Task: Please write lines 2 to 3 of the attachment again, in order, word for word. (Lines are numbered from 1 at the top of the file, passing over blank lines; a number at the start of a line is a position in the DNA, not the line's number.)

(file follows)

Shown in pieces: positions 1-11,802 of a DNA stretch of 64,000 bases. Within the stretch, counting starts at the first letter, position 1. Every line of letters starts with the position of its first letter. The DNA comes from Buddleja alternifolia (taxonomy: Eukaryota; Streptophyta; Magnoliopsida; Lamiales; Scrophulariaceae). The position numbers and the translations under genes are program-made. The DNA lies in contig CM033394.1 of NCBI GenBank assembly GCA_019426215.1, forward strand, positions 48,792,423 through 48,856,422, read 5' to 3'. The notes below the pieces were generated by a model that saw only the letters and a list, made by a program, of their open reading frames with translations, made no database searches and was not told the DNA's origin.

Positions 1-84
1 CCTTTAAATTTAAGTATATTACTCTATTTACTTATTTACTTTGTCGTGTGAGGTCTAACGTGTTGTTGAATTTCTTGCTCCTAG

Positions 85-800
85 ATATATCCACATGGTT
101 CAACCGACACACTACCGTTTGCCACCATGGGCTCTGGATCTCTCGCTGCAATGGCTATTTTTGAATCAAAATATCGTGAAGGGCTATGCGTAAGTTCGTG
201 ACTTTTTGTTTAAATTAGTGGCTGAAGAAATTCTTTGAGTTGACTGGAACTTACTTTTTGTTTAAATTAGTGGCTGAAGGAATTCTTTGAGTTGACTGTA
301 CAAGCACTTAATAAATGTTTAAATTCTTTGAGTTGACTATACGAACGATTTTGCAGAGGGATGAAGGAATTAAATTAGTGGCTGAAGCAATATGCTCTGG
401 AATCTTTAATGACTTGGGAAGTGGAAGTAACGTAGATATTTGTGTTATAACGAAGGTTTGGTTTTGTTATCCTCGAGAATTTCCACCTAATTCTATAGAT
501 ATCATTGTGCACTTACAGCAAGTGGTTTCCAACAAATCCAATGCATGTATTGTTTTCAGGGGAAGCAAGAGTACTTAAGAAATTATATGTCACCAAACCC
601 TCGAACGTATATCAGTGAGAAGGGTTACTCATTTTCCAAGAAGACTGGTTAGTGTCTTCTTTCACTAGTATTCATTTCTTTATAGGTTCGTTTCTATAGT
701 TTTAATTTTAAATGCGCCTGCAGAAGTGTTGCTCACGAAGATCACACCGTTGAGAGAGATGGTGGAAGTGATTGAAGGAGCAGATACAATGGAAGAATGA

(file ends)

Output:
Positions 1-84
1 CCTTTAAATTTAAGTATATTACTCTATTTACTTATTTACTTTGTCGTGTGAGGTCTAACGTGTTGTTGAATTTCTTGCTCCTAG